Chardonnay: 25.8% of total production. This widely beloved white grape may have gotten its noble start in the French region of Burgundy, but it has found a happy home here in California, particularly in the Carneros and Bennett Valley AVAs. From crisp and mineral-driven to rich and buttery, there’s a style for everyone to enjoy. Taste for notes of apples and pears of all kinds.

Pinot Noir: 9.5% of total production. Popularized by the hit film, Sideways, this red Burgundian beauty has also found paradise in Sonoma Valley. Its thin skin makes it a fragile grape to grow, but incoming sea breezes lend a lovely salinity to the finished wines, tempering their sun-kissed cherry and berry character with elegant minerals and acidity.

Cabernet Sauvignon: 7.4% of total production. Hailing from France’s Bordeaux region, the mountainous AVAs of Sonoma Valley make this an exciting varietal to grow. With deep, dark berry flavors, dusty notes of minerals and terroir and often penetrating tannins from oak aging, Cabernet Sauvignon can often age well.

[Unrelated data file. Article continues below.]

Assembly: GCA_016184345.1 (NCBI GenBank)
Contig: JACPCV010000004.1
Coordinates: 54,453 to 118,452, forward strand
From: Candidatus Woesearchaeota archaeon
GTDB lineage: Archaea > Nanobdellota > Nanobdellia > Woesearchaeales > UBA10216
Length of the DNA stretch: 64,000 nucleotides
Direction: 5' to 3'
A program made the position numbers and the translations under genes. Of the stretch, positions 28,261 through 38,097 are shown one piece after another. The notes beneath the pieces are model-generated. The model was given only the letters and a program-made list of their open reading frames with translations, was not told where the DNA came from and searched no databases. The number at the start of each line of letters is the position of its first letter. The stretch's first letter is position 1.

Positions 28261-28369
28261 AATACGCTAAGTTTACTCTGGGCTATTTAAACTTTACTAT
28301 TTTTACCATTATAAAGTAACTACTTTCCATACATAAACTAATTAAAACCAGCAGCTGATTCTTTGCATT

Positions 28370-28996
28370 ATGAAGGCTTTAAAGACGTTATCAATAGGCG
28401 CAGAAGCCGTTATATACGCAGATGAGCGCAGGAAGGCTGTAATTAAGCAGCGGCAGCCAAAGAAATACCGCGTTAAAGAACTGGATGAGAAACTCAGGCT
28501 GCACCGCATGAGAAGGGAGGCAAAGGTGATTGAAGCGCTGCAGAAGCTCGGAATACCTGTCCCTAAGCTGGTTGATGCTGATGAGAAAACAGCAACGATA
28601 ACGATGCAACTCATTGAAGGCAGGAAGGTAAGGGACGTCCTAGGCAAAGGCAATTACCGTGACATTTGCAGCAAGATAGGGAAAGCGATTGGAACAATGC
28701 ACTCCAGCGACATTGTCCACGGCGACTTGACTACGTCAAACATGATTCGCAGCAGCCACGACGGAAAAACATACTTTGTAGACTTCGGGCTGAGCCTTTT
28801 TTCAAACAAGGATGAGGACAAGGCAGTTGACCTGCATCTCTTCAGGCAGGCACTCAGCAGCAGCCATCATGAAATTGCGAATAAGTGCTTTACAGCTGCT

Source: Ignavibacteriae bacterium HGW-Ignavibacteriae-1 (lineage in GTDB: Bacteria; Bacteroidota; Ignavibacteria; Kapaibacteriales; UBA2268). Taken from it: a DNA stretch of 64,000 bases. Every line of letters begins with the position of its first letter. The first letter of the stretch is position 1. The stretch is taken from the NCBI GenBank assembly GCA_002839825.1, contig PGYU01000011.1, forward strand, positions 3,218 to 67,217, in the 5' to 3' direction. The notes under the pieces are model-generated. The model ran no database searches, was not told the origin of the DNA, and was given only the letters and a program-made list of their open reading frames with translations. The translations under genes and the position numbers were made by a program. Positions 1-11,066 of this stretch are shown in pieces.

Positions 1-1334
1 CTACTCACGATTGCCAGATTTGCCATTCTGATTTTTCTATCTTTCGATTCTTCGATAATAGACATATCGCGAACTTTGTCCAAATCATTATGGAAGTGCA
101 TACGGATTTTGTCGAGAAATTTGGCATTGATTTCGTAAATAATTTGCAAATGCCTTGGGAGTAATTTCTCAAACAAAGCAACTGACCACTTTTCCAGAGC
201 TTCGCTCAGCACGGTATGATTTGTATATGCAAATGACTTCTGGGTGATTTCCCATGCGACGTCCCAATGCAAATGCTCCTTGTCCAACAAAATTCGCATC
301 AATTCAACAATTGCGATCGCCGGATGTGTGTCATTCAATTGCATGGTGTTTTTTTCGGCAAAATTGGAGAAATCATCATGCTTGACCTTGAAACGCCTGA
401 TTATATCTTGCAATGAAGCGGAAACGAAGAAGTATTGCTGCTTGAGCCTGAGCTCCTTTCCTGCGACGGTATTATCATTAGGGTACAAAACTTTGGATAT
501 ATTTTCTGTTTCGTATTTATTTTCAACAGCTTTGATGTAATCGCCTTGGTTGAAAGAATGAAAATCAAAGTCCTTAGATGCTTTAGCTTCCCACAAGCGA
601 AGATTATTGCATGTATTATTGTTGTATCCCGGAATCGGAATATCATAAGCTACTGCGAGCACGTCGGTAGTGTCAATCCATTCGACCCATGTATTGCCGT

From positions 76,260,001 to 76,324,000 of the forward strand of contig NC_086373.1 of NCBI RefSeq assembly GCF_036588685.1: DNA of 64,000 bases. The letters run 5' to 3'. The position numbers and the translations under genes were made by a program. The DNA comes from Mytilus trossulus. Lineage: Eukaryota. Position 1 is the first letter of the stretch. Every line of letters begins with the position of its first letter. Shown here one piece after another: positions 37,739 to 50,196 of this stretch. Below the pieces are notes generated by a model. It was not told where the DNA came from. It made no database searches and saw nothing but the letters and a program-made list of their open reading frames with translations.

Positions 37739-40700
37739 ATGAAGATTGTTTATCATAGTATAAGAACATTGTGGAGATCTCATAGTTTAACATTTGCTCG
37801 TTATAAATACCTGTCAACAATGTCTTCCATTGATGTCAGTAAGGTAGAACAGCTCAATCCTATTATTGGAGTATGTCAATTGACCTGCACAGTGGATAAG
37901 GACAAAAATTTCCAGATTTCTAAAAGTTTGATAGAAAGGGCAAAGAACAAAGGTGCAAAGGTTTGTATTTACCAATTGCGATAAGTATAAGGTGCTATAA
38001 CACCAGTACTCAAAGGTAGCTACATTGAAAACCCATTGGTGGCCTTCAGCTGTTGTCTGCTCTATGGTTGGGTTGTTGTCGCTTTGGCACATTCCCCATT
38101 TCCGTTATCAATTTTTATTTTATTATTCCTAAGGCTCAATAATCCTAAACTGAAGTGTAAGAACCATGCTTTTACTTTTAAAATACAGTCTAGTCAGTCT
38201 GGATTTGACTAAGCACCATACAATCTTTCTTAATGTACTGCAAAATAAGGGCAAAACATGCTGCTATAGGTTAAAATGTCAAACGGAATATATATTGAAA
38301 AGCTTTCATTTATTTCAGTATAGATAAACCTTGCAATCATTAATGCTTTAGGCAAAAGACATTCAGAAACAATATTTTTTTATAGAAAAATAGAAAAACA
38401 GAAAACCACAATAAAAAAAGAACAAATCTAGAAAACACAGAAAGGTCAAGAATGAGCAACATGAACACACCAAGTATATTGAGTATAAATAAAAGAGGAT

Merlot: 5.6% of total production. This classic red varietal, also from Bordeaux, oozes notes of blackberries, currents and sometimes bell pepper. Bottled alone, it can be smooth and easy on the palate. Blended alongside other Bordeaux varietals like Cabernet Sauvignon or Cabernet Franc, it becomes a compelling blending grape.